Many of you may be familiar with the 1995 film "Dead Man Walking" which won Susan Sarandon an Oscar for Best Actress that year. Composer Jake Heggie and librettist Terrence McNally did not want to simply replicate the film on stage so they turned to the original source material, the novel of the same title written by Sister Helen Prejean. Heggie and McNally, working closely with Sister Helen Prejean to bring her incredible true life experience to the stage, set out to create something that is neither a traditional opera nor a music drama but ends up being, as Heggie has coined it, "American opera theater." The results are devastatingly overwhelming in this emotionally powerful and rich piece.
Sister Helen Prejean (soprano Patricia Racette) has been corresponding with several inmates in the Louisiana State Penitentiary. One with whom she has been communicating with through an exchange of written letters is Joseph De Rocher (bass-baritone Ryan McKinny, in his Lyric debut), an inmate who sits on Death Row for the brutal rape and eventual murder of a young girl and the subsequent fatal stabbing of her boyfriend. De Rocher maintains his innocence and asks Sister Helen to visit him in person. She does make the long drive to Angola (a segment which is nicely supported by Elaine J. McCarthy's projection design) and meets him. De Rocher asks Sister Helen to be his spiritual advisor and she, somewhat reluctantly, agrees. At De Rocher's court appearance for his appeal, his mother Mrs. Patrick De Rocher (mezzo-soprano Susan Graham) is present to persuade the board to spare him the death penalty.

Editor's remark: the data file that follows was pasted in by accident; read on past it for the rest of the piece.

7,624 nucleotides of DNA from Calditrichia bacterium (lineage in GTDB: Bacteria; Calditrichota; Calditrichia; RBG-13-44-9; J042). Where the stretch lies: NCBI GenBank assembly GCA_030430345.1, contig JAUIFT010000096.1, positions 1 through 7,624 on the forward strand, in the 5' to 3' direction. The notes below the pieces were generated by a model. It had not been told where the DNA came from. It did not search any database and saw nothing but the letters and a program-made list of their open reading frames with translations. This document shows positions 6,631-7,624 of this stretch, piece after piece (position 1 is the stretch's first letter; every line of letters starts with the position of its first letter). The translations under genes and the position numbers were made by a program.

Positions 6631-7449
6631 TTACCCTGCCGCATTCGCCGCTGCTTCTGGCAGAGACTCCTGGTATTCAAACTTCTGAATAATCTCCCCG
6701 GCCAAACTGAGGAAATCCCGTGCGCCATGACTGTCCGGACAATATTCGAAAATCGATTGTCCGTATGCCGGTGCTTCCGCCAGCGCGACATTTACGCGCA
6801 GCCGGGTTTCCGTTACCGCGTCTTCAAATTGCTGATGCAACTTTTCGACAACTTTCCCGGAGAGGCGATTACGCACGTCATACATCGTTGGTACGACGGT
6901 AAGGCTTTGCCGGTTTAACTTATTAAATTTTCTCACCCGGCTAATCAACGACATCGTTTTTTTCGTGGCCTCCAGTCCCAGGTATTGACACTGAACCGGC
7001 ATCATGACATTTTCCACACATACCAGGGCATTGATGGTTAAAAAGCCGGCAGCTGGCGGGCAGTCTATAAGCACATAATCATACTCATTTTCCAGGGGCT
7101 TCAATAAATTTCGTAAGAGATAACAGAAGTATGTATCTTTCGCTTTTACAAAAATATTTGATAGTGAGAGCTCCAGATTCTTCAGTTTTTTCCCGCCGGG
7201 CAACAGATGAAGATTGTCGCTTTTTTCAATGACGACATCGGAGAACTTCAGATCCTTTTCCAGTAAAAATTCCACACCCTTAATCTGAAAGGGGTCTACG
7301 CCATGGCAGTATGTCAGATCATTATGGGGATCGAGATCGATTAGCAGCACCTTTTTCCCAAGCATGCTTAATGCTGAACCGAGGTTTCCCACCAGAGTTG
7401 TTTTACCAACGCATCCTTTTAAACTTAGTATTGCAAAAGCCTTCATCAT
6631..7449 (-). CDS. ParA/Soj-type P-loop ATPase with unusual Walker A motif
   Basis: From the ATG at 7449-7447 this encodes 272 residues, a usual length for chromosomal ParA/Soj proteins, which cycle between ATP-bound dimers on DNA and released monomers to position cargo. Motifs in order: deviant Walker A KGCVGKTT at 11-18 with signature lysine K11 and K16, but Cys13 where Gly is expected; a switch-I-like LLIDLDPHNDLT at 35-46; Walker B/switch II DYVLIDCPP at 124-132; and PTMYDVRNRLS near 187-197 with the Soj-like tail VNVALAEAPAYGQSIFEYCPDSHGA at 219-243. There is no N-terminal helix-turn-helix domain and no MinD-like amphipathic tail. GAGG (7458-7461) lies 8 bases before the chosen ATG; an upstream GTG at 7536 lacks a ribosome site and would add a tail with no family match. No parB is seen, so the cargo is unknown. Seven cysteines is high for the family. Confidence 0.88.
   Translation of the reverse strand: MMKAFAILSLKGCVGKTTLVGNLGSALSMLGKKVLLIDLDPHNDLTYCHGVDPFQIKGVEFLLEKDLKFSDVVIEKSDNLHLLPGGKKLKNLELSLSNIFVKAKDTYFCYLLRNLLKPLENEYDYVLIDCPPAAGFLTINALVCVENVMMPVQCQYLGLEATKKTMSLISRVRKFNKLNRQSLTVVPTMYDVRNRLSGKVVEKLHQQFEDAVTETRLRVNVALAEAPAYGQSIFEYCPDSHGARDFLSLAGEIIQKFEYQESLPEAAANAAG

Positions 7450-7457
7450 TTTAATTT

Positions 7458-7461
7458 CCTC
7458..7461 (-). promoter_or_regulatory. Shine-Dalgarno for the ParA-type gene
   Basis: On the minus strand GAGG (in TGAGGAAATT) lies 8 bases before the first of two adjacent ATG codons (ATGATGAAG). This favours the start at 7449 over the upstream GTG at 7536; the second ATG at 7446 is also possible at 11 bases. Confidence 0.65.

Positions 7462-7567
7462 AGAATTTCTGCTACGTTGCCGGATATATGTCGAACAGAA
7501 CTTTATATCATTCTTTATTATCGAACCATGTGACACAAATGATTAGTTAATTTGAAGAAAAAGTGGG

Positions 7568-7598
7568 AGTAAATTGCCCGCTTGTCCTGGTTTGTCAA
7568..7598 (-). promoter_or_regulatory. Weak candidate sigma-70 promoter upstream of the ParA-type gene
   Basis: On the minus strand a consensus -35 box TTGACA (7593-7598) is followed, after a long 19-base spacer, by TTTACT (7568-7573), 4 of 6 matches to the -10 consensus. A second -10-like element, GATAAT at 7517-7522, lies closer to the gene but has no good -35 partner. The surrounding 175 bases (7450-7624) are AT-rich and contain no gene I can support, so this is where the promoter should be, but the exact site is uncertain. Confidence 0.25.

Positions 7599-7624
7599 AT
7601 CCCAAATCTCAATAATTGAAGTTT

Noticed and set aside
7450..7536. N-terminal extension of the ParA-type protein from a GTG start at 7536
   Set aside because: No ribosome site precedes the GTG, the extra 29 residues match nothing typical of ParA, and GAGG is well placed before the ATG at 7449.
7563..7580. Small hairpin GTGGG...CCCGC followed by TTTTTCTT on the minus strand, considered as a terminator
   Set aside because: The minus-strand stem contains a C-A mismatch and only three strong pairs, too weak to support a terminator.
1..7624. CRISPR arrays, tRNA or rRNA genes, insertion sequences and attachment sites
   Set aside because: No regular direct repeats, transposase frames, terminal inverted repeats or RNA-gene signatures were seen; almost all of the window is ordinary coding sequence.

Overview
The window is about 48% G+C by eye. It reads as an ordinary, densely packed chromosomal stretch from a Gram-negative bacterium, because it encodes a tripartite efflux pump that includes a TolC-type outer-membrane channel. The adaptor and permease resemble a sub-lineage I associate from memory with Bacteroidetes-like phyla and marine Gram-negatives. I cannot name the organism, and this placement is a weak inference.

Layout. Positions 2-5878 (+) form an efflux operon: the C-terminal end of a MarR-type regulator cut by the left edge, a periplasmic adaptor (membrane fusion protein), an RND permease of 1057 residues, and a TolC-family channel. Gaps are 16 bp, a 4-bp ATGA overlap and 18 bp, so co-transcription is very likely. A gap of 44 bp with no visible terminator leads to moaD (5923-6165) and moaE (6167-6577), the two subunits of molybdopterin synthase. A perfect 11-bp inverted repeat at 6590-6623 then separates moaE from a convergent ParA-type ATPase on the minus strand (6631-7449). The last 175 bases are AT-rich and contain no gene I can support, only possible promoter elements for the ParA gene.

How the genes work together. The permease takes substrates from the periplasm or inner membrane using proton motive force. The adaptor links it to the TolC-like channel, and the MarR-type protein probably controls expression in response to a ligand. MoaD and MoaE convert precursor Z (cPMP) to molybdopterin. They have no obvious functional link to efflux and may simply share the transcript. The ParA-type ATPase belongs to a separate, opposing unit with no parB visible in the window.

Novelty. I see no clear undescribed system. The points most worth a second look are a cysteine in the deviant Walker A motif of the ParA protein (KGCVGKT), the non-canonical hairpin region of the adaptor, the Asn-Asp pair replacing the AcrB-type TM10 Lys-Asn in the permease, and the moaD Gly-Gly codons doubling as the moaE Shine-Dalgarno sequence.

"Dead Man Walking" has all of the elements that are required to make this piece truly operatic. Regret, anger, loss and stoicism play out in scene after scene. Without being preachy, it shows every aspect of how these crimes affected everyone involved and challenges each audience member to assess for themselves their feelings regarding capital punishment. The question of searching for and eventually finding the truth as well as applying blame are also paramount. The predominant theme may be redemption, but the enormously essential lesson to walk away with lies in the power of forgiveness. Sister Helen's spiritual journey is really an inward trek that we must all make to find our literal selves.
Both Racette and McKinny are phenomenal in their respective roles. Racette plays Sister Helen with a down-home nonchalance and she finds great humor in many of her scenes in Act One. McKinny does the near-impossible feat of making what could be a one-dimensional monster into a wholly developed human being, albeit one with some pretty heavy baggage and a deprived childhood. Graham, who originated the role of Sister Helen in 2000, is sensational as Joseph's mother, particularly in her courtroom appearance where she describes his life as a poor but loving little boy. Soprano Whitney Morrison is strong as Sister Rose, the closest confidant and sole emotional support system for Sister Helen, and baritone Gordon Hawkins makes a very humane George Benton, the prison warden. All four of the victim's parents get to express their heartbreak, but it is tenor Allen Glassman as Howard Boucher, the father of the murdered boy, who is the standout.
The dynamism of "Dead Man Walking" can easily sneak up on you. As scene after scene unfolds in what initially appears to be a deceptively straightforward libretto by Terrence McNally, the cumulative result is akin to a punch in the solar plexus. By the opera's final moments, when Heggie's achingly melodic and enrapturing score falls away, the audience is left stunned and staggering from one of the most intense endings of any opera every presented on Lyric's stage.
"Dead Man Walking" continues until November 22, 2019 with the following performances:
Saturday, November 16 at 7:30 PM
Friday, November 22 at 7:00 PM
Lyric Opera of Chicago is located as 20 North Wacker Drive, Chicago, IL
Tickets start at $49.00 and are available by calling 312-827-5600 or visit www.lyricopera.org
Running time is 3 hours with one intermission.